• #120971

          A budget dual core Intel i3 or i5 will run Flash or HTML5 video without any issues, even using the integrated Intel HD GPU.

          Windows 10 Pro 22H2

          • #120987

            yup JohnW, even the 1st generation Intel Core i3 & i5 CPUs (which are really dual-core but quad-threaded) will handle HTML5 okay. Intel Core 2 Quads, AMD Athlon X4s & Phenom X4s should also be able to handle HTML5 without problems.

            I should have been more specific about the “old” dual-core CPUs like AMD Athlon 64 X2 and Intel Core 2 Duos & Pentium Ds; HTML5 can stress these old CPUs out bigtime.

            Anyways, Flash Player get a recent update today 6/16: version 26.0.0.131 (ActiveX) for IE under XP/Vista/Win7, Firefox (NPAPI) and Chrome (PPAPI)

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            • #121011

              I do get the issue with CPU use and streaming video.  Up until several years ago I was still rocking a strong single core P4 3.0Ghz CPU.  It usually performed OK with most applications, but I began to notice that Flash would take nearly 100% of the core when watching a streaming video.  Constant re-buffering and dropouts were common.  So I eventually upgraded.

              It was apparent that current software devs were either making assumptions about the core user base and the hardware they ran, or they were using the latest hardware for development and testing and didn’t care about older systems.

              It’s amazing how much difference two cores, and multiple threads makes now.  Also if you run real-time antivirus it can be a big improvement as well.  Sometimes it seems that the AV can use up a thread all by itself!

               

              Windows 10 Pro 22H2

          • #121024

            Video performance depends very much on the screen resolution and player size, as well as the CPU/GPU and source resolution; 1080 (Full HD) played back at full screen will produce more dropouts/skipped frames than the same video on a 720 (HD ‘Ready’) full screen or a video scaled down to 720 on a 1080 screen, esp. on the lower end iGPUs per Intel CPU series (yes, Sandy Bridge* has a variety of different iGPUs, as does Ivy, etc.).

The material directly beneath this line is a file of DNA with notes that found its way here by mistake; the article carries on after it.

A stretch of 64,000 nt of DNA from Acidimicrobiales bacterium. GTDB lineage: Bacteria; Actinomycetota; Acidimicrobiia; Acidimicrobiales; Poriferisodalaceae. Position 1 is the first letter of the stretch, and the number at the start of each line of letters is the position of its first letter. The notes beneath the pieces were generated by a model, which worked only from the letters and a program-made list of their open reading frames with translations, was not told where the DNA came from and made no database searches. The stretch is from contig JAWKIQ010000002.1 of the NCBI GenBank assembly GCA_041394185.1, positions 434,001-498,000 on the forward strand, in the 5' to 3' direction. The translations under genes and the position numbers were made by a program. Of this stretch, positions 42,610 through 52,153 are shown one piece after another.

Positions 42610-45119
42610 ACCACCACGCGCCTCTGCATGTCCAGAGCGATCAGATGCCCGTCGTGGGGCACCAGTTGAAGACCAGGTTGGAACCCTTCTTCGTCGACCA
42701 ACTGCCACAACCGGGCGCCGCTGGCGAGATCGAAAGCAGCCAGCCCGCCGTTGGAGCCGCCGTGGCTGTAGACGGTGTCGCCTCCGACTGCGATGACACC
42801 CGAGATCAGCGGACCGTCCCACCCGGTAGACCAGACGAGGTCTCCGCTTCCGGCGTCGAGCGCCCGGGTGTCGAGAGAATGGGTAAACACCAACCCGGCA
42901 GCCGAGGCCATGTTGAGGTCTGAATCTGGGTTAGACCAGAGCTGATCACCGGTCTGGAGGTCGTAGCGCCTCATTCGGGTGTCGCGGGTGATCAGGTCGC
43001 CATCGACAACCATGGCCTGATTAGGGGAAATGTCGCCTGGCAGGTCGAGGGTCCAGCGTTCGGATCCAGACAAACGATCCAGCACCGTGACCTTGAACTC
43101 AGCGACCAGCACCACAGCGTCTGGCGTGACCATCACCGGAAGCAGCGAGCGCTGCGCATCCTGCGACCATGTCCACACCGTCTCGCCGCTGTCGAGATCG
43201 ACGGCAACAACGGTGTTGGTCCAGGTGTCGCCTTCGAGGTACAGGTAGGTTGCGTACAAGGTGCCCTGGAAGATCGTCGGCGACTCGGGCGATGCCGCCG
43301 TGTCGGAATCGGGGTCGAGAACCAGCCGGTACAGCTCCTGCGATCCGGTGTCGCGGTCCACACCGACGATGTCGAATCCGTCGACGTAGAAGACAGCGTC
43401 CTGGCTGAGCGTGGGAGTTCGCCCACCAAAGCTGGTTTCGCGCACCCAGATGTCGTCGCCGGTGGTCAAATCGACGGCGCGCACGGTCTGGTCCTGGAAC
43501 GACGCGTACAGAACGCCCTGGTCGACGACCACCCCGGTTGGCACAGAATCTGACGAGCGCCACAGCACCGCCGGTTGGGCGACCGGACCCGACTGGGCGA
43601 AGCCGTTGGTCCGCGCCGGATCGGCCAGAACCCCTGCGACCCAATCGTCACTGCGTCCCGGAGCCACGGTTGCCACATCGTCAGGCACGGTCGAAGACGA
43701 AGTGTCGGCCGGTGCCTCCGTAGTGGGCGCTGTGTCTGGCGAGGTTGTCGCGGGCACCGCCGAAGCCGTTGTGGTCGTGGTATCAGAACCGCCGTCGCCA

Moving up to 4k resolution, all but the most powerful and recent series Intel HD iGPUs are likely to show something more akin to a slideshow rather than a video at full screen/player resolution.

            *Sandy Bridge GPU:
            HD Graphics: 650 MHz to 1100 MHz
            HD Graphics 2000: 650 MHz to 1250 MHz
            HD Graphics 3000: 650 MHz to 1350 MHz
            HD Graphics P3000: 850 MHz to 1350 MHz

            Some common widescreen 16:9 resolutions /~megapixels:
            1280×720/0.9 megapixels
            1920×1080/2.07 megapixels
            3840×2160/8.29 megapixels.

            Youtube has a number of different resolutions available, should you want to run your own tests and have the required download bandwidth, a right-click on a playing HTML5 video will give you access to the resolution etc., “Stats for nerds”, iirc.

    • #121249

      An unplanned fix was issued for Adobe Flash Player

      All ActiveX, NPAPI and PPAPI 26.0.0.131 (cr*pware free) versions for Windows 7 can be found here https://helpx.adobe.com/flash-player/kb/installation-problems-flash-player-windows.html#main-pars_text_4

      1 user thanked author for this post.
    • #121267

      And once again, Edge and IE 11 for Windows 8.1 and Windows 10 languish until the next Patch Tuesday.

      -- rc primak